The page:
It’s time to ban all assault rifles
by Jack Mcneely
Dec 23, 2012 | 1445 views | 0 0 comments | 11 11 recommendations | email to a friend | print
Jack Mcneely
Jack Mcneely
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I remember receiving a beautiful Browning .243 A-Bolt deer rifle as a high school graduation gift. I remember walking tentatively through the fields that lined our hunting camp in the Greenbrier Valley, making sure not to scratch my new, pristine hunting companion.

My new Browning was the pinnacle of my hunting arsenal. There were numerous shotguns and scoped .22 long rifles for squirrel hunting. And as a young adult I owned several semi-automatic handguns, from a 9mm Berretta to a .40 caliber Taurus, for range shooting.

Today my home is void of guns. They have taken a back seat to golf clubs. A Ping driver or a baseball bat is about the only thing an intruder may face — I swing both pretty well.

I mention my love for guns as a youngster as a preface to my view on gun control. Obviously, we cannot sit idly by as young children are gunned down in the sanctuary of an elementary school classroom.

Enough is enough!

As they buried the last of the 26 victims of the Connecticut school shooting last week, the gun control debate was front and center. I realize we as a people are unfortunately not prepared for the kind of evil intent displayed by lone gunman Adam Lanza.

Sure, Lanza had a pair of semi-automatic handguns in his possession when he arrived at Sandy Hook Elementary School. But it was the military-style Bushmaster rifle that wreaked havoc on the children, community and country.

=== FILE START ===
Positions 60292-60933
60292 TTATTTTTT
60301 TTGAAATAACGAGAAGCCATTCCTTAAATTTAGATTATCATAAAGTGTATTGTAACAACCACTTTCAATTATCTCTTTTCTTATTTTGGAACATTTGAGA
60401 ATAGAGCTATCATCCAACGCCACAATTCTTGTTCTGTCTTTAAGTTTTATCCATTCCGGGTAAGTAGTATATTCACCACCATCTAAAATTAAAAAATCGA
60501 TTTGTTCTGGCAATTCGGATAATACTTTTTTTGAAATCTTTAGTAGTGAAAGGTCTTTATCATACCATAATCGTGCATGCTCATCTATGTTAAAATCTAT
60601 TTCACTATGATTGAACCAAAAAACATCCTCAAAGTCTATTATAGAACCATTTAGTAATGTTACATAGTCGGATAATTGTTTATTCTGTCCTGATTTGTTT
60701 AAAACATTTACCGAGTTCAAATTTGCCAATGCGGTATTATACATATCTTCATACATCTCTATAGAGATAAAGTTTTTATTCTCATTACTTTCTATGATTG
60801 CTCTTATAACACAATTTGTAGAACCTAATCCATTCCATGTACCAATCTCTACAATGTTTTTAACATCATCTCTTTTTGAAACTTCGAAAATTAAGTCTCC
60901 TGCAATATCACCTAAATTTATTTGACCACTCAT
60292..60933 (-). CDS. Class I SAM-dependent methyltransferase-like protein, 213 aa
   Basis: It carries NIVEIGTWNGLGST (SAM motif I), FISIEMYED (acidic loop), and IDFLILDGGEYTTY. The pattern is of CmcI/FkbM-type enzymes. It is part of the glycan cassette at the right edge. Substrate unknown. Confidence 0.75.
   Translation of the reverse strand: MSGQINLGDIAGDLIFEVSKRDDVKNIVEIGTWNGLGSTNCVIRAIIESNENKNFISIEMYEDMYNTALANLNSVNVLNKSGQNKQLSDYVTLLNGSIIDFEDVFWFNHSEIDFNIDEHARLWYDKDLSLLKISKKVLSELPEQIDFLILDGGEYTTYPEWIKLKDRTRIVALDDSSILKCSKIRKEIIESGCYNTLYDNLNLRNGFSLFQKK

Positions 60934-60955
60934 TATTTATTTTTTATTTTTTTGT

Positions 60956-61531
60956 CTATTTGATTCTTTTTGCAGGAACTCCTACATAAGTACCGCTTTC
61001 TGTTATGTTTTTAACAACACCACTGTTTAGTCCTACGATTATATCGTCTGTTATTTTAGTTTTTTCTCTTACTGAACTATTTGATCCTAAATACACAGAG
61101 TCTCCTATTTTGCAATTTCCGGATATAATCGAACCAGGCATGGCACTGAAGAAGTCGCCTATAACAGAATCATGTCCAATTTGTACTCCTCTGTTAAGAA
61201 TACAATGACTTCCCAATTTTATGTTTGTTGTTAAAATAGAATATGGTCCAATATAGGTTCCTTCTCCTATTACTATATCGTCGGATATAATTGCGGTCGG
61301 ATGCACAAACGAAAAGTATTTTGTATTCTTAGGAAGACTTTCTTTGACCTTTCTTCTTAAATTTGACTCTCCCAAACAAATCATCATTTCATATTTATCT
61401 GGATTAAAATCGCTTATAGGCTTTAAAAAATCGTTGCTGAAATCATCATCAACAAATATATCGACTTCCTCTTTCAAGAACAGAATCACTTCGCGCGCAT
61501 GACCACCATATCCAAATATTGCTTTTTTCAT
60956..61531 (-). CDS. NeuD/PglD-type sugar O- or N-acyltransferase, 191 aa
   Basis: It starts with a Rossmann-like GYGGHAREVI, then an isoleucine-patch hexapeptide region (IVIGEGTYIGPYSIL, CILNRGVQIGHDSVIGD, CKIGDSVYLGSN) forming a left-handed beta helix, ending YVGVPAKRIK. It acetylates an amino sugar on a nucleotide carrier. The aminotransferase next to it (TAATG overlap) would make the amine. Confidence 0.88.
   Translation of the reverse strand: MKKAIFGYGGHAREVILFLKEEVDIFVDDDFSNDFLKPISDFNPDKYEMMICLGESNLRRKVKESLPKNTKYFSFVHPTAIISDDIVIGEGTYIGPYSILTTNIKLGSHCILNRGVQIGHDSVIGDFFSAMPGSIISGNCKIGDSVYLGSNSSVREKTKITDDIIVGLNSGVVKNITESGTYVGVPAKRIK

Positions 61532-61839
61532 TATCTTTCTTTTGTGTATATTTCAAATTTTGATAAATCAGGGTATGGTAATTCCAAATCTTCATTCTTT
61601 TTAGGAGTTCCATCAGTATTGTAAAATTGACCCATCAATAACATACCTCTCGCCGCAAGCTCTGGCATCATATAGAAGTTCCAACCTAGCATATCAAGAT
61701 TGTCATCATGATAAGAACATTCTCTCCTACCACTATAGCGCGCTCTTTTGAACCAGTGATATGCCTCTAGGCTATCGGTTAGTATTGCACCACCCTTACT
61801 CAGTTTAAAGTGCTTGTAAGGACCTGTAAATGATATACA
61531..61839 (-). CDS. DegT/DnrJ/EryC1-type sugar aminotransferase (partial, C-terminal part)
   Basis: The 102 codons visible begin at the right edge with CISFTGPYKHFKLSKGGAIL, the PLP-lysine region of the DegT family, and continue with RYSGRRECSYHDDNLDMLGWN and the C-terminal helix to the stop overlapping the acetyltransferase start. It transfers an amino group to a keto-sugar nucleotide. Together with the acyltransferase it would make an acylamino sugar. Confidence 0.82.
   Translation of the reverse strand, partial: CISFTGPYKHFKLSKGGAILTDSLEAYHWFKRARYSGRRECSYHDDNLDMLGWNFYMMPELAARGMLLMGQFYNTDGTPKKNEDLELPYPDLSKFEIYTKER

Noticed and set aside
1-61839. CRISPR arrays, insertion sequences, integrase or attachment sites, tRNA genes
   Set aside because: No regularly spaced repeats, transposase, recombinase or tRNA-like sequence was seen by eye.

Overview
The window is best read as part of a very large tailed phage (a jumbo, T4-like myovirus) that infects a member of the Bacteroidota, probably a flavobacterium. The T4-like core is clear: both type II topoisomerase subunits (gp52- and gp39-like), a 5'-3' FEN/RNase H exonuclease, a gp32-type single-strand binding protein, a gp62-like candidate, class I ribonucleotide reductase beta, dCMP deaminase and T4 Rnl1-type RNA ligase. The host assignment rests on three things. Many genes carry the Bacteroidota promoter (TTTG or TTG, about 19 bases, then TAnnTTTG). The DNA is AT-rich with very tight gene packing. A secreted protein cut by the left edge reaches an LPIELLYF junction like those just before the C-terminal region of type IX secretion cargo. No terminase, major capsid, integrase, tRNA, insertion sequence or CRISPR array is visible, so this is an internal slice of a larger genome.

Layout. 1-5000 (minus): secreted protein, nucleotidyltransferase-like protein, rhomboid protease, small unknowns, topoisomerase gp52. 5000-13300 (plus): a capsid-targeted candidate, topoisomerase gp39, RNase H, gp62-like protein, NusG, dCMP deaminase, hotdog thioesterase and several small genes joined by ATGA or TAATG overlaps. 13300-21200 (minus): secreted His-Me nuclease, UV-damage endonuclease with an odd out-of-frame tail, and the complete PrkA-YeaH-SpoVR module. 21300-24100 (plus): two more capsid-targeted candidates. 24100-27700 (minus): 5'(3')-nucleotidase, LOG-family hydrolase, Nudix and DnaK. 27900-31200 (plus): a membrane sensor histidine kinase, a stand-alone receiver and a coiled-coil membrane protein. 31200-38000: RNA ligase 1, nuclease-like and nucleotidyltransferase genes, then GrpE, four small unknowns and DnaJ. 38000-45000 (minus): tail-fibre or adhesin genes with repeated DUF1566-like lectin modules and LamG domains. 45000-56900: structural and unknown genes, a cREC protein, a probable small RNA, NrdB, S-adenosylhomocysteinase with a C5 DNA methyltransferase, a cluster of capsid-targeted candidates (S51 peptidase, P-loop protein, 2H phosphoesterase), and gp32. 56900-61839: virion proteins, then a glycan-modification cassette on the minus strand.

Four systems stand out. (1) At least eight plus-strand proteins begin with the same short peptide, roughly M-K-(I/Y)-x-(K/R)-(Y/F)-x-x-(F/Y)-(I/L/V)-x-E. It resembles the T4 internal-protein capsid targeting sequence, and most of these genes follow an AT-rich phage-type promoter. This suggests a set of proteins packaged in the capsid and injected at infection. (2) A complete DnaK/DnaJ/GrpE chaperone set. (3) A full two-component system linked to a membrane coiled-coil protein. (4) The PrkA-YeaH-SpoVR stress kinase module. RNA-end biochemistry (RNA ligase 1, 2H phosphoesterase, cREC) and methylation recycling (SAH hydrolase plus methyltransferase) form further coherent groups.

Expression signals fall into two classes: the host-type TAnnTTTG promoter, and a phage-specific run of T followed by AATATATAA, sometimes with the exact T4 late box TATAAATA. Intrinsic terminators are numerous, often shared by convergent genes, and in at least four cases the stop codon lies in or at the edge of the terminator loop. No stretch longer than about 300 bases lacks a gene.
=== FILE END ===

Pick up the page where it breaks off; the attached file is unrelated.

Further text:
The Bushmaster rifle fired a .223 caliber bullet. That’s the same caliber bullet I fired from my M-16A rifle during weapon’s training at Ft. Sill, Okla. It has an effective kill range of more than 300 yards. It is made to kill.

Congress needs to consider another ban on manufacturing of certain semi-automatic firearms, so called “assault weapons.” The Federal Assault Weapons Ban was a subtitle of the Violent Crime Control and Law Enforcement Act of 1994. The ban lasted a decade, expiring on Sept. 13, 2004.

There have been multiple attempts to renew the ban, but no bill has reached the floor for a vote. I expect that to change. And it should.

I do not propose that we discard our hunting rifles and handguns. I do propose that Congress take a proactive stance against the manufacturing of assault rifles. There is absolutely no reason to own one.

Moreover, I can think of 26 specific reasons to ban assault rifles.

Jack McNeely is Publisher of the Daily Mountain Eagle and can be contacted by phone at 205-221-2840 or via email at jack.mcneely@mountaineagle.com.